Understanding Confidentiality

Understanding Confidentiality

Confidentiality is one of the most important aspects of a therapeutic relationship and is the very foundation of psychotherapy. When people come to therapy, they believe that the topics they discuss will be held in confidence by their counselors. It may have taken someone years to finally seek the help that they need, and most people would like to believe that information is only between them and their counselor. For the most part this is true, but there are exceptions and it is very important to understand what those exceptions are before you enter treatment.

Most counselors do their due diligence to explain to clients the first time they see them, what are the limitations of confidentiality. By understanding these limitations, it may become easier to discuss difficult topics knowing just what your counselor will keep confidential and what they cannot.

First, it is important to understand that there are not many instances in which confidentiality can be broken in an ethical way. Counselors are obligated to take training regularly to make sure they understand their ethical obligations to their clients when it comes to confidentiality, because there are times when counselors need to break confidentiality. Here is a list of some of the more common reasons:

  1. If you are a threat to yourself. Counselors are obligated to break confidentiality and let someone know if you pose an immediate risk to your own life. In order to break confidentiality, the clinician must have evidence that you are an immediate risk to yourself, you have the means to do so, and a plan to carry it out. If those three elements are not there, a clinician cannot break confidentiality
  2. If you are a threat to others (i.e., duty to protect). Clinicians can break confidentiality if you plan on harming someone else. Ohio law states that, “[E]xplicit threat of serious physical harm to another person or persons or identifiable structure is made, or who is made aware by a knowledgeable person of an explicit threat made by a patient, will initiate the duty to protect process.” In this situation the counselor is not only obligated to inform the authorities, but possibly the individual that is at risk as well if that person has been identified.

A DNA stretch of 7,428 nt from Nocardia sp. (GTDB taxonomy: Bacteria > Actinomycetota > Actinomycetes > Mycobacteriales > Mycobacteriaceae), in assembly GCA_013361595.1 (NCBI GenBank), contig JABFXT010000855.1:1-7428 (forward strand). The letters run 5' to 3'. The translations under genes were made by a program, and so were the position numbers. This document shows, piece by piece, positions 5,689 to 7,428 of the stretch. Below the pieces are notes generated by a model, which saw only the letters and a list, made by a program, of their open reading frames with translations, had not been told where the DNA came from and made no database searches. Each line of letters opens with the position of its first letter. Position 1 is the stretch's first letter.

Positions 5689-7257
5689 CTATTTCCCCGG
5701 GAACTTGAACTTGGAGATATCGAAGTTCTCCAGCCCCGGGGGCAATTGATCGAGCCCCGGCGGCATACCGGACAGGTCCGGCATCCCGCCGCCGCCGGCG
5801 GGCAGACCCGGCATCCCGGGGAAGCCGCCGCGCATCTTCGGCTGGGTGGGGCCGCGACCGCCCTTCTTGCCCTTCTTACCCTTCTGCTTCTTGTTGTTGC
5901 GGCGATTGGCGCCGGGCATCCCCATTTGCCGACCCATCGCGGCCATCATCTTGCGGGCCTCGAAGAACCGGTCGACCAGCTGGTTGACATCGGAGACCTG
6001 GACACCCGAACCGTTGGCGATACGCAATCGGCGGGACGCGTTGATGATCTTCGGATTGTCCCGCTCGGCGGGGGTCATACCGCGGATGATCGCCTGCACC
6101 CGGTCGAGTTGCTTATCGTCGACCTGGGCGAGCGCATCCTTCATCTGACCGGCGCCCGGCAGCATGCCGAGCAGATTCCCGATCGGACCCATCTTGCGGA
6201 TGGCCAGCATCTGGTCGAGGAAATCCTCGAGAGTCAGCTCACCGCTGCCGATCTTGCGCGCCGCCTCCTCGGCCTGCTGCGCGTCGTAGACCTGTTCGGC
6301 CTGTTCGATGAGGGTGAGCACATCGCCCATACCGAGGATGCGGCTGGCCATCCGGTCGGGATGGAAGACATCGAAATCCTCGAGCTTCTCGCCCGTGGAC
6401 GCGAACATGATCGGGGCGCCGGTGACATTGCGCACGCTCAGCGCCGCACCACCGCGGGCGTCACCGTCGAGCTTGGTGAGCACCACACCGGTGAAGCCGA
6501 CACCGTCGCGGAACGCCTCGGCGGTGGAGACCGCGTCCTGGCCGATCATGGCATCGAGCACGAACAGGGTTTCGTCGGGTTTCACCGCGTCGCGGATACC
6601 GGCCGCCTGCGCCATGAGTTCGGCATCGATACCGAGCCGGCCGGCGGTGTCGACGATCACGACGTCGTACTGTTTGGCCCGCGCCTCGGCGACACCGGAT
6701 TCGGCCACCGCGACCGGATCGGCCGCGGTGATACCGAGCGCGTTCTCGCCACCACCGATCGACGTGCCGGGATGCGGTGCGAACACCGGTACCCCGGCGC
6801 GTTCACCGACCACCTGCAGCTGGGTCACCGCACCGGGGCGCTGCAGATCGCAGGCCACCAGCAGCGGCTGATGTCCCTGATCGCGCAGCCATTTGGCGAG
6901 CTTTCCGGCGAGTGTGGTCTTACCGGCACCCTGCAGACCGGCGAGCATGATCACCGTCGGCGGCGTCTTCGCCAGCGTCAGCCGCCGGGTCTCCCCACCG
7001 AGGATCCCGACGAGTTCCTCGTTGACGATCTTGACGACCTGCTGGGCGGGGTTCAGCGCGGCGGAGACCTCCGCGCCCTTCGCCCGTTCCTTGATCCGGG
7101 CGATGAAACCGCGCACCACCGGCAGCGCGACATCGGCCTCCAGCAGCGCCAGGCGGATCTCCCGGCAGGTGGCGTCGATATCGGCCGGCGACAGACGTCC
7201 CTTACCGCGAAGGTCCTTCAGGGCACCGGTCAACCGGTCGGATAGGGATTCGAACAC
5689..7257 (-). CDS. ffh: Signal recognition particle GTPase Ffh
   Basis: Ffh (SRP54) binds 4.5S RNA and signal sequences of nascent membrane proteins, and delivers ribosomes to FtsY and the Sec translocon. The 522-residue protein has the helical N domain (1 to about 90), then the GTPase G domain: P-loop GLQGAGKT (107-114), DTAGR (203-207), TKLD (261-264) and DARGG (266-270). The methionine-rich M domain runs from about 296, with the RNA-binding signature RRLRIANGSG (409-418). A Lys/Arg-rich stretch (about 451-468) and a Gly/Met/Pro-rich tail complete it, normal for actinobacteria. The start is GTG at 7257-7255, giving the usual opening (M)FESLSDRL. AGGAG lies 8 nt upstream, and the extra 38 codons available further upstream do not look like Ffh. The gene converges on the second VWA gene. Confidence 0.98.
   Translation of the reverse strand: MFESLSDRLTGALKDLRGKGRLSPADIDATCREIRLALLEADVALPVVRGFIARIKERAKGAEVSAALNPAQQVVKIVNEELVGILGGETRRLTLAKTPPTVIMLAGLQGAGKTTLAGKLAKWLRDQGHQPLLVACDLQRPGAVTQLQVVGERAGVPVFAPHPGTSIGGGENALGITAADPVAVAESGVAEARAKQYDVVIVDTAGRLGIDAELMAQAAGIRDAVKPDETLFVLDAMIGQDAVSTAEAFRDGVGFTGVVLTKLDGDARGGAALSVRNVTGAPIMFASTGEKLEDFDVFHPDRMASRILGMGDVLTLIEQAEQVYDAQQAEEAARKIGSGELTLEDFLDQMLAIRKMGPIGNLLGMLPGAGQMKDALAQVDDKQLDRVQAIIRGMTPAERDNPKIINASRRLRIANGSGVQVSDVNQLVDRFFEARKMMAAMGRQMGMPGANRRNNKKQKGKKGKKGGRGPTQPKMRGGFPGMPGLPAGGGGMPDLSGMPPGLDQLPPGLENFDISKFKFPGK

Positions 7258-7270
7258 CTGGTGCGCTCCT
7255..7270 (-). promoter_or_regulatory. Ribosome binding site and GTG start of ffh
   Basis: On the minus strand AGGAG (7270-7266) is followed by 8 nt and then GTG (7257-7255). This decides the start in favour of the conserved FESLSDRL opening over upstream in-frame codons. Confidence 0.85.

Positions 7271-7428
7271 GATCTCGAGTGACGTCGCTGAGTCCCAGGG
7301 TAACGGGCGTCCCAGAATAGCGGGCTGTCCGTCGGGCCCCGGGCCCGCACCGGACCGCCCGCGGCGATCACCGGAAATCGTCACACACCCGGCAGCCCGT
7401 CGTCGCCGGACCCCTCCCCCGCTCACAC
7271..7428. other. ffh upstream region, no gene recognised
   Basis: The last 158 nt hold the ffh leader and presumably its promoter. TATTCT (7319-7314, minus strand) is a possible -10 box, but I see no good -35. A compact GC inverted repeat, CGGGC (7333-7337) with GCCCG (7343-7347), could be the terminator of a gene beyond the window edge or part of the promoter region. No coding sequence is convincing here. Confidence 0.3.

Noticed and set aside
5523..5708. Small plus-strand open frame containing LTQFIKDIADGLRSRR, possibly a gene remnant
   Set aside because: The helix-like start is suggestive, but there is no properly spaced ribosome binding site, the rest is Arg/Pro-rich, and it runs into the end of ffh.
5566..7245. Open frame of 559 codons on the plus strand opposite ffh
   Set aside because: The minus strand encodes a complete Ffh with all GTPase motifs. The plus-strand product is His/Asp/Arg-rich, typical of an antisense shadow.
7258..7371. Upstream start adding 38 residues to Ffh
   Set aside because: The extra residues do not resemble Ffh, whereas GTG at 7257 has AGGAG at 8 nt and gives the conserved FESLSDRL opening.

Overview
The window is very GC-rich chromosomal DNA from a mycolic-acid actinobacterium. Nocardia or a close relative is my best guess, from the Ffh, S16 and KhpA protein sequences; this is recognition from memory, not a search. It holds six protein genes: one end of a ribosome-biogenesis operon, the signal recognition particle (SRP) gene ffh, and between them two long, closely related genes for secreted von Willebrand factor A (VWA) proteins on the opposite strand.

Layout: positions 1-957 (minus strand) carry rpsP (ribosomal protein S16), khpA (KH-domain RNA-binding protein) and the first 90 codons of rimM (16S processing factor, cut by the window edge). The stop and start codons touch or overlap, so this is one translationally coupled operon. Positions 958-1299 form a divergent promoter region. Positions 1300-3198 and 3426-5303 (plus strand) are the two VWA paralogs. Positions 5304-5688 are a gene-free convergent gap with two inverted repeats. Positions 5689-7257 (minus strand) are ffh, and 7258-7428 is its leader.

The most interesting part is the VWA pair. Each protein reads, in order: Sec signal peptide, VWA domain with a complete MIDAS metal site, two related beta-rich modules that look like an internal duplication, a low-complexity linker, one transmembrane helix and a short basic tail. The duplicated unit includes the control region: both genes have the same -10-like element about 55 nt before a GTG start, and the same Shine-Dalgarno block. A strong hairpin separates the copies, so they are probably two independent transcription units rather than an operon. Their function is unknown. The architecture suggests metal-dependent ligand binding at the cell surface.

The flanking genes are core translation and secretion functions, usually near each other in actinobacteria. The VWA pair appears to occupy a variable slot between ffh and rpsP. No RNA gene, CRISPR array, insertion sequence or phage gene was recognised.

3. Counselors are mandated to report child abuse, elder abuse, an abuse of individuals with developmental disabilities. In these situations, clinicians can give the appropriate authorities enough information to determine whether they need to investigate or not. It should be noted that clinicians do not do the investigation, they merely report to the authorities who will decide whether or not they will investigate. Sometimes this creates a strain on the relationship with a client if they are the person being reported. It is important to understand that these are mandated situations in which the clinician could lose their license if they did not report a situation in which a reasonable therapist would consider it to be a situation that falls under the mandated reporting criteria.

These top three are the most common reasons a therapist may break the confidentiality of a client. There are other more obscure reasons why a clinician may break confidentiality, and it would still be considered ethical:

  1. Clinicians may have to break confidentiality if ordered to do so by a judge via a subpoena. Clinicians don't have to break confidentiality 100% of the time in this situation, but more often than not it will be required.
  2. If a clinician must summon emergency services. If a client is unconscious in a clinician's office, clinicians can tell the appropriate authorities enough information to get that person care.
  3. For minor clients. Minors have confidentiality rights similar to adults with some differences. Technically minors don't "own" their clinical record, their parents or legal guardians own it. Parents have a right to view their children's chart upon request. I have recommended to parents that they not execute this right as it would disrupt the therapeutic process, if not alleviate it. In addition, clinicians are not obligated to break confidentiality about things discussed in detail during sessions that was not included in a therapeutic progress note. For example, if a minor client discloses that they used marijuana during a session, and that use was not clinically relevant (i.e., it was not included in a note), the clinician is not obligated to disclose that information to a parent even upon request.

Hopefully this gives you a better idea of what confidentiality means and how it is navigated in the therapeutic process. I would encourage you to talk to your therapist about confidentiality in detail beyond the normal discussion at the very first session.

If you are in need of mental health counseling, please reach out to our associates at Behavioral Health Services of Greater Cleveland at one of our two locations: Rocky River and Medina. Family, individual, and couples counseling are available. Please call (866) 466-9591 ext. 0 for an intake.

Leave a reply

Your email address will not be published. Required fields are marked *